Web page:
The model submission agreements concentrate on timetables for the arbitration,14 and focus less on the substantive rules applicable to the arbitration. The following sections of this article examine three specific issues where the submission agreements do not take a specific position on the substantive arrangements suitable for FRAND arbitration. As such, while the submission agreements evidence significant concern with ensuring efficient dispute resolution, and while the agreements provide parties with substantial flexibility in tailoring FRAND arbitration to their needs, the submission agreements refrain from taking substantive positions as to which arrangements should be seen as appropriate to FRAND disputes. The last section of this article suggests that this focus on flexibility is the result of institutional constraints specific to the standard setting process.


The generally applicable WIPO Rules extensively address matters of confidentiality, and the WIPO Center has emphasized how these provisions are particularly suitable for disputes involving intellectual property.15 First, the provisions of the WIPO Rules address the confidentiality of trade secrets and other proprietary information disclosed in arbitration. The WIPO Rules also expressly attend to the confidentiality of the arbitral proceedings and any arbitral award: Article 75 of WIPO Arbitration Rules requires adjudicants to keep the existence of the arbitration confidential, and Article 77 of the WIPO Arbitration Rules requires the parties to treat any arbitration award as confidential.16 The FRAND submission agreements, however, do not address issues of confidentiality above and beyond the standard provisions of the WIPO Rules. As such, matters of confidentiality in any arbitration administered pursuant to the FRAND submission agreements will be governed by the generally applicable provisions of the WIPO Rules. Under these rules, the disputants and the arbitrators will be required to keep confidential the existence of a FRAND arbitration as well as the details of any award.

These confidentiality rules likely reflect the preferences of the parties to the arbitration. Parties are often attracted to arbitration by the confidentiality and privacy afforded by the process. Indeed, the confidentiality of the arbitral proceedings is one of the classic rationales proffered in favor of resolving disputes through arbitration rather than litigation, and the strong confidentiality provisions of the WIPO Rules are often advanced as a reason to prefer the WIPO Center for disputes involving intellectual property.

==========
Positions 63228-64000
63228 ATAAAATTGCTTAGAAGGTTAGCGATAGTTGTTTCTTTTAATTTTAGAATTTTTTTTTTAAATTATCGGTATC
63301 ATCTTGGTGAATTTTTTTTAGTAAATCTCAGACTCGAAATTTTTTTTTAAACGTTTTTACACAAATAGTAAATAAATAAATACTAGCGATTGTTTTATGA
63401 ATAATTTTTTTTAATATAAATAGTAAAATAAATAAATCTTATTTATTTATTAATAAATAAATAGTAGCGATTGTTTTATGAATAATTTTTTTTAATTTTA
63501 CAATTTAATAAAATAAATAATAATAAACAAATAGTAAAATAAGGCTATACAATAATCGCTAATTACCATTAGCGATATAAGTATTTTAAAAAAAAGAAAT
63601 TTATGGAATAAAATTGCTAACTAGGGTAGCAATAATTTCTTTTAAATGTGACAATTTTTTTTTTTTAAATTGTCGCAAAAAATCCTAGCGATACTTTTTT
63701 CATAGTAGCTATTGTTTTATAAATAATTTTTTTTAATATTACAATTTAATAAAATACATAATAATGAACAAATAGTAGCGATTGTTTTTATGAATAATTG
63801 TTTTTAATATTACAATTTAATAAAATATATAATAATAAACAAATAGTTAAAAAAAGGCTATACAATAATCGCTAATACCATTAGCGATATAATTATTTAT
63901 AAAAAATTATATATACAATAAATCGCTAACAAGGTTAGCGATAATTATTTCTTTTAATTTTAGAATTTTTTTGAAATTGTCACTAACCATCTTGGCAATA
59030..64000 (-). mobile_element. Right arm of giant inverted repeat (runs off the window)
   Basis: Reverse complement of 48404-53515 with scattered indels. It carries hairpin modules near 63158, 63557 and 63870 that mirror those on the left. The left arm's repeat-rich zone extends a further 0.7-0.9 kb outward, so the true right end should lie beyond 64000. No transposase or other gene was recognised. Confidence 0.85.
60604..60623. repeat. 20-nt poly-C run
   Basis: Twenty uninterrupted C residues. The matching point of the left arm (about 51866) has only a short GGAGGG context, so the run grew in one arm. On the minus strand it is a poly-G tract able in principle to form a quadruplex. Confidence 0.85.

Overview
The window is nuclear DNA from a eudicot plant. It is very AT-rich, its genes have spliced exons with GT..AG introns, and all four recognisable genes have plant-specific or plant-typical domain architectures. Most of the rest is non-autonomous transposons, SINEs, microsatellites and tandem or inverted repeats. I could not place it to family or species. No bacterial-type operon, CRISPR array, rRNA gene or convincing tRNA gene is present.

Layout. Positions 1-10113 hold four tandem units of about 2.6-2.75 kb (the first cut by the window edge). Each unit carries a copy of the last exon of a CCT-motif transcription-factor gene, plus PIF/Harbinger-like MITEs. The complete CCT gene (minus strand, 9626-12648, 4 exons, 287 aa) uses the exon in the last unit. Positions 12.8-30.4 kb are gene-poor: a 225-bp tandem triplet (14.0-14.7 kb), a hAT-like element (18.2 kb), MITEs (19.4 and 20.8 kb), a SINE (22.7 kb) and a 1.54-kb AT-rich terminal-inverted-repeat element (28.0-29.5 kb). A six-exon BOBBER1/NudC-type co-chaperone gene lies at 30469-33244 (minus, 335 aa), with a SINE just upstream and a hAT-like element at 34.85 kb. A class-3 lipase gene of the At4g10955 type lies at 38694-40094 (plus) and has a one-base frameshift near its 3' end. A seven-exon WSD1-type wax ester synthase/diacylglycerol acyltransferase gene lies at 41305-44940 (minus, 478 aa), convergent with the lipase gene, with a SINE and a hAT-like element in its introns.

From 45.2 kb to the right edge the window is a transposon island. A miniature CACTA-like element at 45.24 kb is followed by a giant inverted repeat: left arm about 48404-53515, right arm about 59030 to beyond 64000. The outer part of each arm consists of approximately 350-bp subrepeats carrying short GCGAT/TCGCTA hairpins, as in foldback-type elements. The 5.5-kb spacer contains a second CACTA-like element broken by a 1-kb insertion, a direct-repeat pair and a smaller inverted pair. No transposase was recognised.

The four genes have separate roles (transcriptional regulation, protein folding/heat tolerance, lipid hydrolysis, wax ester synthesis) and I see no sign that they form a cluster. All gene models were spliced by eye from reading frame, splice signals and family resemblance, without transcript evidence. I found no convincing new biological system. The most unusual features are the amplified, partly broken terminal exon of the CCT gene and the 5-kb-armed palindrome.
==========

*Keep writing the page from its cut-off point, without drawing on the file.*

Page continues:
Notwithstanding the conventional confidentiality requirements of arbitration, a specialized framework for FRAND arbitration may well elect at least some disclosure of the arbitral award. First, such disclosure serves the FRAND principle of non-discrimination by reducing the information asymmetry between the parties. Patentees, often repeat players in FRAND licensing disputes, can accumulate information regarding the value of their SEPs from recurring negotiation of license terms. Potential licensees, however, often have more limited information regarding the royalties paid under prior license agreements. Protecting the confidentiality of arbitral awards may reinforce this information asymmetry, provide more negotiating leverage to the SEP holder, and increase the probability that potential licensees will agree to unfair royalty rates. In addition, a record of historical FRAND royalty rates can assist parties in resolving FRAND disputes through negotiation without resort to arbitration or litigation.17